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U.S. National Debt:


By Senator Mike Crapo

Habits are safer than rules; you don't have to watch them. And you don't have to keep them either. They keep you.
-Frank Crane

The deficit is back-with a vengeance. Like a bad habit, federal spending feels too good for Congress to quit. And, to borrow from Crane, the habit is "keeping" Congress-keeping it from its responsibility to be a wise and frugal caretaker of taxpayer dollars. On July 28, the Office of Management and Budget (OMB) estimated a Fiscal Year (FY) 2009 deficit of $482 billion-triple the budget deficit of FY 2007. Even considering the fact that many economists prefer to measure deficits against the size of the economy (Gross Domestic Product (GDP)), OMB's projected FY 2009 deficit represents 3.3 percent of GDP, just shy of 3.6 percent in 2004-a high not seen for a decade. In short, federal spending, both discretionary and entitlement, is out of control.

Even though most FY 2009 spending bills won't be considered this Congress, and an omnibus bill holding spending to FY 2008 levels until January is certain, the appropriations process this year has been illustrative of what will likely occur next year and later. In many cases, proposed spending levels for federal government programs and agencies far exceed reasonable limits which I supported during the Budget process at the beginning of the year. Consequently, I voted against the FY 2009 Senate Budget Resolution.

With a soaring deficit, many of my colleagues in the Senate are ready with an answer; unfortunately, one that's inadequate at best and economically foolish at worst: raise taxes. On the surface, it may seem intuitive: more spending (outlay) and larger deficits require more income (receipts); more receipts must then require more and higher taxes. Well, it doesn't quite work that way. In fact, tax receipts are at historic averages, and federal income tax receipts have been setting records. We are not, in fact, under-taxed as many claim. And, with the tax relief of 2001 and 2003 not yet permanent and set to expire in 2010, middle income taxpayers will, most certainly, become over-taxed:

• Due, in part, to the reinstatement of the marriage penalty tax, 48 million married couples will see an average tax increase of $3,007.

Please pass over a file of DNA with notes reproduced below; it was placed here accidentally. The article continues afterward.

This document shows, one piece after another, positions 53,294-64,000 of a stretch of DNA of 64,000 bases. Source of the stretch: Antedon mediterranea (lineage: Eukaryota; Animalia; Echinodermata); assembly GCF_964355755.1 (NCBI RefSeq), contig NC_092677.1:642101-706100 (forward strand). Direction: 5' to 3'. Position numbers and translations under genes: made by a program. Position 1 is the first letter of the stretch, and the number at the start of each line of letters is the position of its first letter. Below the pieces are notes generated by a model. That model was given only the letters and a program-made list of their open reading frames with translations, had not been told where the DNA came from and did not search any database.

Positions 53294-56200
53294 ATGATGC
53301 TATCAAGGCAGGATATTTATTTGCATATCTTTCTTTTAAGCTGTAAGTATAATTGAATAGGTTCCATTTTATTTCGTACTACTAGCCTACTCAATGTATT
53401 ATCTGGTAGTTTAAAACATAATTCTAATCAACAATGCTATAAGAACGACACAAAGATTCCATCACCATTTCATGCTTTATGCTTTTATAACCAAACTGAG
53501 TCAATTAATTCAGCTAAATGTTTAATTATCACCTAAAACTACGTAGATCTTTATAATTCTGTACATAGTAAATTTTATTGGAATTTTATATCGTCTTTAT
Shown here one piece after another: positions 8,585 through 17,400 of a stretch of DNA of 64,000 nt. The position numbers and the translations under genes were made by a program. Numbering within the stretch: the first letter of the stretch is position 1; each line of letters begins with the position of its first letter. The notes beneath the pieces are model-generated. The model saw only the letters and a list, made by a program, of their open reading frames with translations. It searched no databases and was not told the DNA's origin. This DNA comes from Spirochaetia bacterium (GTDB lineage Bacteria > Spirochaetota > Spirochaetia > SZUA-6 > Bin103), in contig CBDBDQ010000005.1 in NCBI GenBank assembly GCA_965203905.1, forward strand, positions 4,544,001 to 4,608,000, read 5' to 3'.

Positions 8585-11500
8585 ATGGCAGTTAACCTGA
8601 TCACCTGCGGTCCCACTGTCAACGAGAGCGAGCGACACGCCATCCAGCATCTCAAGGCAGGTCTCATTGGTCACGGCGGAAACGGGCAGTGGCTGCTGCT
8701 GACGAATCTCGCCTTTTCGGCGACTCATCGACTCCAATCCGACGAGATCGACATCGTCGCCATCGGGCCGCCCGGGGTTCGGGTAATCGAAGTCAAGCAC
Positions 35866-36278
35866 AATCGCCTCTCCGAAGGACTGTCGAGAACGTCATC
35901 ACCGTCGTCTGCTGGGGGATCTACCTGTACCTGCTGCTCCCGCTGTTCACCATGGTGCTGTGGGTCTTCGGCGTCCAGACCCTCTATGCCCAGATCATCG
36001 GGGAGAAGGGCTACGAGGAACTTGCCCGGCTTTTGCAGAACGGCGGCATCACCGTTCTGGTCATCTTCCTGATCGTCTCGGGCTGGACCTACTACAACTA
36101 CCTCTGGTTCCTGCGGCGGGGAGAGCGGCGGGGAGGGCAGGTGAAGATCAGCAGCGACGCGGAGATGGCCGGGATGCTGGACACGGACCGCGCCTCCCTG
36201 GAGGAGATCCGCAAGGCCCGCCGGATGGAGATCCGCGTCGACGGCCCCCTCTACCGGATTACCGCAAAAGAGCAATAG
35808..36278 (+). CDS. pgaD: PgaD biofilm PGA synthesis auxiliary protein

• On average, 12 million single women with dependents will see their taxes go up $1,091.
• About 18 million seniors will see an average tax increase of $2,181.
• A whopping 27 million small business owners (the backbone of Idaho's economy) will see an average tax increase of $4,066.
• The death tax will be fully reinstated (the maximum tax rate will revert from 45 percent in 2009 to 55 percent).
• The maximum tax rates on dividends will increase from 15 percent to 39.6 percent.
• The rate on long term capital gains will jump from 15 to 20 percent.

The solution is not to raise taxes. Instead, we must start on the structural and expenditure side of the federal budget equation.

Skyrocketing deficits and out-of-control federal spending require strict fiscal discipline and structural changes in many government programs. The current and former directors of the non-partisan Congressional Budget Office have testified before Congress repeatedly in recent years about the lack of solvency and impending budget crisis of entitlement spending-Medicare, Medicaid and Social Security. As a member of both the Senate Budget and Finance Committees, I've consistently supported legislation that brings accountability to rising entitlement spending. Unbridled spending spells disaster for our economy.

Hard-working taxpayers expect Congress to tax and spend wisely. Congress's bad habits are getting in the way of responsible behavior.